I found the following article, from the 16 Jun 1921 issue of the Arizona Daily Star, in my grandmother's scrapbook:
CHARLES E. WALKER
When Colonel Epes Randolph1 came to this part of the country to revolutionize the railroad industry, Charles E. Walker came with him as his private secretary and all-around confidential man.
This was 20 years ago. At that time Colonel Randolph's entire staff composed his secretary and one draftsman.
As Mr. Walker had had a number of years' experience in railroading in various parts of the country, he was particularly well fitted for the confidential post entrusted to him by the famous railroad organizer. As a matter of fact, railroading has occupied practically all of Mr. Walker's time since finishing his education and continued to do so until he directed his attention to banking.
Prior to this while on Colonel Randolph's staff, Mr. Walker took part in the starting of the Arizona Eastern organization, and the line through the Gila Canyon and in the consolidation of the Southern Pacific branch lines, those running to Globe, to Phoenix and to Cananea, Mexico, which were all placed under Colonel Randolph's management.
Later, Mr. Walker had charge of material and supplies during the construction of the Southern Pacific de Mexico lines, on the west coast of Mexico. These were built between 1904 and 1909.
There were no city ordinances against parking automobiles along Congress street when Mr. Walker first came to Tucson. As a matter of fact there wasn't very much to Congress street then, the principal business thoroughfare being North Main street. Here was to be found an almost continual line of hitching posts where the men parked their horses while trading or in search of recreation. Tucson was in every respect a frontier town.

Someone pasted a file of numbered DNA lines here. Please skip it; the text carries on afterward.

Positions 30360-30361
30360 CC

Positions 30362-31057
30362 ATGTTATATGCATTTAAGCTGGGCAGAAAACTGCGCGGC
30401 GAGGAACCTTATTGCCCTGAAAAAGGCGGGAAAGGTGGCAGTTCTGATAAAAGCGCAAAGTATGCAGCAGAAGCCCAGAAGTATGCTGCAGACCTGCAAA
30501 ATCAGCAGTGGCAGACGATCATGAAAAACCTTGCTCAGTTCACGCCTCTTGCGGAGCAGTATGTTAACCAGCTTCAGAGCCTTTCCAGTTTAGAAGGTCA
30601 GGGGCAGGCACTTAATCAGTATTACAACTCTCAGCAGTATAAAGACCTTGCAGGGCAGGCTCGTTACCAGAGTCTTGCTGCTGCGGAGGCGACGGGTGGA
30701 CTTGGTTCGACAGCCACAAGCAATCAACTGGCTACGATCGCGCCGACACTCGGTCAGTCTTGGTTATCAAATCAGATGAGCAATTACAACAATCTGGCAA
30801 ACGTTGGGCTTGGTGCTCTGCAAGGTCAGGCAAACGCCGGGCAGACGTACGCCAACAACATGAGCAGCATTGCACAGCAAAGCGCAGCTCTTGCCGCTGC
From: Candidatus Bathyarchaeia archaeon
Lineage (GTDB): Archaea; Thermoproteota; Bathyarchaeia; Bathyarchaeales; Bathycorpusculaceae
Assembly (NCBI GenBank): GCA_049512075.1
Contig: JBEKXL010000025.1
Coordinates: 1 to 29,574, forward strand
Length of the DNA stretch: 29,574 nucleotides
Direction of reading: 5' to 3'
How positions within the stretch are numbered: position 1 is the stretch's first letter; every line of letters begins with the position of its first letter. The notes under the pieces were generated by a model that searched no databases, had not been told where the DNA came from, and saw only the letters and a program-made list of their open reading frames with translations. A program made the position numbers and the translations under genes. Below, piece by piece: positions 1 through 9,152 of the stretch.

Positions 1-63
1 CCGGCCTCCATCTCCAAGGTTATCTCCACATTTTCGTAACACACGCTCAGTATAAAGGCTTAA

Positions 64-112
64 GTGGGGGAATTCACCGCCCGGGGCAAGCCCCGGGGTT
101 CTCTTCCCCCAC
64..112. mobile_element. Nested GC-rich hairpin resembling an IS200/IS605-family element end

Mr. Walker chose Tucson in which to settle, because of all the places that he had seen, and he had seen many while railroading in various parts of the west and in Mexico, this appealed to him as being the most attractive, as well as offering more inducements to a young man starting life.
Tucson's greatest assets, in Mr. Walker's opinion, are the climate and its natural resources. By far its greatest need, he thinks, is an adequate water system.
"Our present water system is one of the city's greatest drawbacks," said the vice president of the Consolidated National bank. "We should lay our plans at an early date to have the deficiencies and errors of the present water system corrected."
Mr. Walker was born in Bloomington, Ind., in 1881.2